2013 Trade Value: #50 – #46

Honorable Mentions

We begin with the last five spots on the list. These guys are all excellent players, but they come with some concerns either about their contract, health, or future performance. Teams would love to have any of them, but there are reasons to think that some would hesitate or back away entirely even if these players were made available. They would have significant appeal to a few clubs, but not the broad appeal to start off a league wide bidding war. On to the list.

 

#50 Austin Jackson (OF)


Age PA BB% K% AVG OBP SLG wOBA wRC+ Fld BsR WAR
26 302 10.3 % 20.5 % .280 .355 .403 .336 110 -0.8 4.7 2.0

Under Team Control Through 2015: Arbitration

While Jackson hasn’t been as good as he was a year ago, he’s still an extremely athletic 26-year-old with a pretty strong performance record. Whether he can consistently hit for enough power to be a true star remains to be seen, but his contact rate improvements have made that less of a necessity. He’s already a very good player, but there remains additional upside beyond what he’s done this season.

The two years of team control are the big stickler here, and why he just snuck onto the list. Any team trading for Jackson would get his age-27 and age-28 seasons at a legitimate discount, given that he doesn’t do the types of things that pay huge money in arbitration, and would have be acquiring the right to try and sign him long term. Without that kind of security, though, Jackson’s value is somewhat limited, but his relatively low HR/SB totals could make a multi-year deal with Jackson possible at a reasonable price.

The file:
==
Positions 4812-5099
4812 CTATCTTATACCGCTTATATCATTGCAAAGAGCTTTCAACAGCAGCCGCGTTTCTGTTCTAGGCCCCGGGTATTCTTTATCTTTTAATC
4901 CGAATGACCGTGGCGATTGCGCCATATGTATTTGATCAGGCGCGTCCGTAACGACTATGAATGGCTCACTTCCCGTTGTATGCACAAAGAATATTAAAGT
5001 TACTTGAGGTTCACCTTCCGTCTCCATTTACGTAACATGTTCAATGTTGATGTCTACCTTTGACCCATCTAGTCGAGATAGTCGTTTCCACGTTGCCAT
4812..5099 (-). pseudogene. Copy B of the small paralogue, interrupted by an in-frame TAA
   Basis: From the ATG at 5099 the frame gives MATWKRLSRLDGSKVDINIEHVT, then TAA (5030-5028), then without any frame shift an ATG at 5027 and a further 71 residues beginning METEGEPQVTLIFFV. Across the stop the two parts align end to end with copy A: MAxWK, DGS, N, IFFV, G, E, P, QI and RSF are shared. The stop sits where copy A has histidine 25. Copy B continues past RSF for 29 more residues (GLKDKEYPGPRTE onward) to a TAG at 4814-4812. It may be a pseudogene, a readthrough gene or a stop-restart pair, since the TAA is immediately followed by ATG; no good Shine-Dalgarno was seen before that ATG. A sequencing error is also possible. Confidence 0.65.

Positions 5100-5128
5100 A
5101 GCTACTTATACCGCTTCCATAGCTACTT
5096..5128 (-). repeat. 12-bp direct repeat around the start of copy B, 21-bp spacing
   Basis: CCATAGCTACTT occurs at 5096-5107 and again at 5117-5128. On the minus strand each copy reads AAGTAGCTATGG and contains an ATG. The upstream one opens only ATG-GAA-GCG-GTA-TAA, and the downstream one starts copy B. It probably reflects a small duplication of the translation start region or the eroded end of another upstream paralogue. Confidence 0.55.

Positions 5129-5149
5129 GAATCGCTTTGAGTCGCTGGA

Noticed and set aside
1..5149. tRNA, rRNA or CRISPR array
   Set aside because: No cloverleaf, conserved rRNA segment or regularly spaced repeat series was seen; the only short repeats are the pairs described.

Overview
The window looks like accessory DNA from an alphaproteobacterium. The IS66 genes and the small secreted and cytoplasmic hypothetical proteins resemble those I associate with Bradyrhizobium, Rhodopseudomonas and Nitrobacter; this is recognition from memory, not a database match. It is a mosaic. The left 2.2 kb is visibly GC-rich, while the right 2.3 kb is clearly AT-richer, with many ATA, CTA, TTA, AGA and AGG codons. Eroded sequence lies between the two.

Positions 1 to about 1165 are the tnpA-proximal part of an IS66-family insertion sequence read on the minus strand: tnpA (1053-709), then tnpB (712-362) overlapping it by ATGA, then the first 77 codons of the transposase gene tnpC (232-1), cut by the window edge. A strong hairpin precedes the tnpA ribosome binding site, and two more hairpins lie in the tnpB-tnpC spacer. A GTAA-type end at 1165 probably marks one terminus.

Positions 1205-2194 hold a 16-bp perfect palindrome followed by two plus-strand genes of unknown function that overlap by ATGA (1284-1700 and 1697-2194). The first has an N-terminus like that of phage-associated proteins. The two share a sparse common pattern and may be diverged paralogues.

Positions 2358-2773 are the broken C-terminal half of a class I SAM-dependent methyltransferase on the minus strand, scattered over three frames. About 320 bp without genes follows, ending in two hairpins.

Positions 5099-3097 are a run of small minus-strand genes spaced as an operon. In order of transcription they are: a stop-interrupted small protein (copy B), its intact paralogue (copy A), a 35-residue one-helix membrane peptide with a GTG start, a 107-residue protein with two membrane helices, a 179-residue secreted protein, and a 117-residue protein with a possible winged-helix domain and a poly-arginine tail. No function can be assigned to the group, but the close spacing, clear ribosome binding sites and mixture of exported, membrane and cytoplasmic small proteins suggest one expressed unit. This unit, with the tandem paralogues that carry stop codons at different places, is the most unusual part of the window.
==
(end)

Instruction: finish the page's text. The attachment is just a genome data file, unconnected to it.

Unless Detroit gets him to sign that kind of deal, though, this is likely Jackson’s last appearance on the Trade Value list. He’s getting closer to the point where he’d be an extended rental, and with Scott Boras as his agent, don’t expect him to pass on free agency once it gets within spitting distance. For now, though, Jackson’s combination of low salary and high performance earn him the final spot on this year’s list.

 

#49 Justin Verlander (P)


Age IP K/9 BB/9 GB% ERA FIP xFIP RA9-WAR WAR
30 126.0 8.93 3.21 42.3 % 3.50 3.23 3.64 2.6 3.0

Under Team Control Through 2019: $20 million in ’14, $28 million through ’19

This was one of the most difficult ratings of the entire list.  The “What’s Wrong With Justin Verlander” narrative seems to be growing, despite the fact that his 3.23 FIP says that he’s just fine.  Still, Verlander doesn’t look quite as dominant as he did the last few years, and he is a 30-year-old pitcher with a lot of mileage on his arm and a huge price tag for a long time.  Odds are good that the end of his current contract is going to be a bad deal.